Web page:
"Watch Your Step": How to Treat & Identify Poison Oak
By Avery Nicol, Girls Who Hike Central Coast Ambassador
I was recently scrolling through all my 6,500+ photos in my phone trying to weed out old pics and make room in my albums for new adventures. It was then that I came across a series of snaps that I chronicled that reminded me of the worst case of poison oak that I have ever been exposed to. In the past, I had had minor encounters with this sneaky plant on the trail before, but this time my arm (and part of my leg) was completely ravaged with large blisters and unbelievably itchy skin.
Healing took a period of almost two weeks!
Having gone through that process I vowed to myself that from then on out I would do my darndest to never let an exposure like that happen again. (The most ironic part is I picked it up from a free-ranging doggy friend that had picked up the oils on his fur and was highly unexpected).
The cutest culprit
With that said, here I have compiled a list of preventative measures you can take to avoid these types of rashes, and what to do if you believe you have come in contact.
Learning how to identify poison oak will be the first thing to be mindful of when exploring around trails that may carry the plant. A good rule of thumb is if you see oak trees, there is a high likelihood of poison oak. This shrub can grow up to six feet tall, and releases an oil called urushiol from its leaves which is what causes the allergic reaction.
According to Very Well Fit, if you are unsure.. LEAVES OF THREE.. LET IT BE!
Further details to remember: “The one thing that doesn't vary for poison oak is the pattern of three leaflets branching from a single, independent stem. Two leaves are attached directly to the stalk opposite each other. The third leaf juts out from them at a right angle, so the three-leaf pattern forms a triangle. There are no additional leaves on the same stalk.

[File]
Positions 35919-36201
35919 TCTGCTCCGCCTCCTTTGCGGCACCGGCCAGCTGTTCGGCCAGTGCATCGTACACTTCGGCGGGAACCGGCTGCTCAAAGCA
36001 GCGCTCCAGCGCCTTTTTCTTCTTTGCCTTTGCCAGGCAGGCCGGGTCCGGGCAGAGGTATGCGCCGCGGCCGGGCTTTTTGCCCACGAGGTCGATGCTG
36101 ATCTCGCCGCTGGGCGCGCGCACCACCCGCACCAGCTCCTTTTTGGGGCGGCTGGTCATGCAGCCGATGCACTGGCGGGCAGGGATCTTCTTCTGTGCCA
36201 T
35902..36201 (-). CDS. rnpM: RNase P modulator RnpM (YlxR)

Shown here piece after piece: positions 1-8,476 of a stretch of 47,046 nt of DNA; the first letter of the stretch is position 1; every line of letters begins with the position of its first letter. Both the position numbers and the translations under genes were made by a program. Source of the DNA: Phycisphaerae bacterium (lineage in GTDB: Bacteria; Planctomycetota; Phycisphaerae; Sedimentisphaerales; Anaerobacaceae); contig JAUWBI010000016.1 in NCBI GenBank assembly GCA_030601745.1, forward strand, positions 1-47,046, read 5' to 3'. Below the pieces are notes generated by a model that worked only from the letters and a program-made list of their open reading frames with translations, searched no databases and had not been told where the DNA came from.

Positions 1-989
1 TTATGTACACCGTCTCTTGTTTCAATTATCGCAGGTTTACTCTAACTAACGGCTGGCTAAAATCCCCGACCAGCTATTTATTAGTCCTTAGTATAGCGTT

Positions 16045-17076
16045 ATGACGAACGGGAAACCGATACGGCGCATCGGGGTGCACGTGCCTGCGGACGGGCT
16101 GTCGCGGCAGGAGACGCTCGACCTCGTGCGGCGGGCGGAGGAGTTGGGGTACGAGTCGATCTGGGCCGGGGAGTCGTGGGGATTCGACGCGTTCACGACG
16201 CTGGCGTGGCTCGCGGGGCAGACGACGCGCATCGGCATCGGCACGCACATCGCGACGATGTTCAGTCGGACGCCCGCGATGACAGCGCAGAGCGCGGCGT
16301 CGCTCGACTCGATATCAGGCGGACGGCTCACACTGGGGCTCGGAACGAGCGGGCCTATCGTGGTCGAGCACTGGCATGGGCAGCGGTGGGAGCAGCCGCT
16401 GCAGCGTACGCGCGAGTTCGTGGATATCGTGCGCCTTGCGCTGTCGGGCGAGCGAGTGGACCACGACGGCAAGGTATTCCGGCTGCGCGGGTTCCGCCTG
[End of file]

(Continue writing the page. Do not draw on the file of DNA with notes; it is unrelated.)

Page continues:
The leaves may be serrated, round, or oak-like depending on what other foliage is around the poison oak plants. They may be shiny—or not. They may have a red tinge—or not. Be wary, or you're in for a week of itchy torture.
The plant itself may be seen as single stalks close to the ground with three leaves. Or a bush. Or a vine climbing a tree. You can see poison oak plants growing in all of these ways within a few feet of each other.”
-Wear protective clothing, particularly around the ankles and hands/wrists
-Wash your skin (or animal’s fur) thoroughly with Tec-Nu. If you clean 10-30 mins afterwards you may prevent the reaction before it binds
-Clean any and all supplies, clothing with hot soapy water as the oils have the ability to stick around for years to come if the environment remains dry
-Apply a barrier cream such as Ivy Block or Stokoguard
Also! Be mindful also of not tossing these shrubs into your campfire, as the toxins can be turned into a smoke that can be inhaled into your lungs. Ouch!
Beginning symptoms include a red rash that will start to take shape 1-6 days after exposure, most likely after 24-48 hours. After this time you will see fluid-filled bumps that itch like a mother! The third phase will be a crust that forms after the blisters begin to dry up. Remember, whatever you do: DON’T SCRATCH!
-Take a cool shower
-Applying over-the-counter anti-itching cream such as calamine lotion
-Take oatmeal baths
-Apply a baking-soda mixture
Obviously, if the allergic reaction is severe enough, you should definitely contact a physician or go to the emergency room immediately, particularly if it’s affecting your airways. The doctor should be able to prescribe a medication that would include a topical cream and/or oral steroids to reduce the any swelling or itching. Better to avoid it and not have to go through all of this jazz. Am I right??
Happy (and safe) hiking everyone! Hope this helps.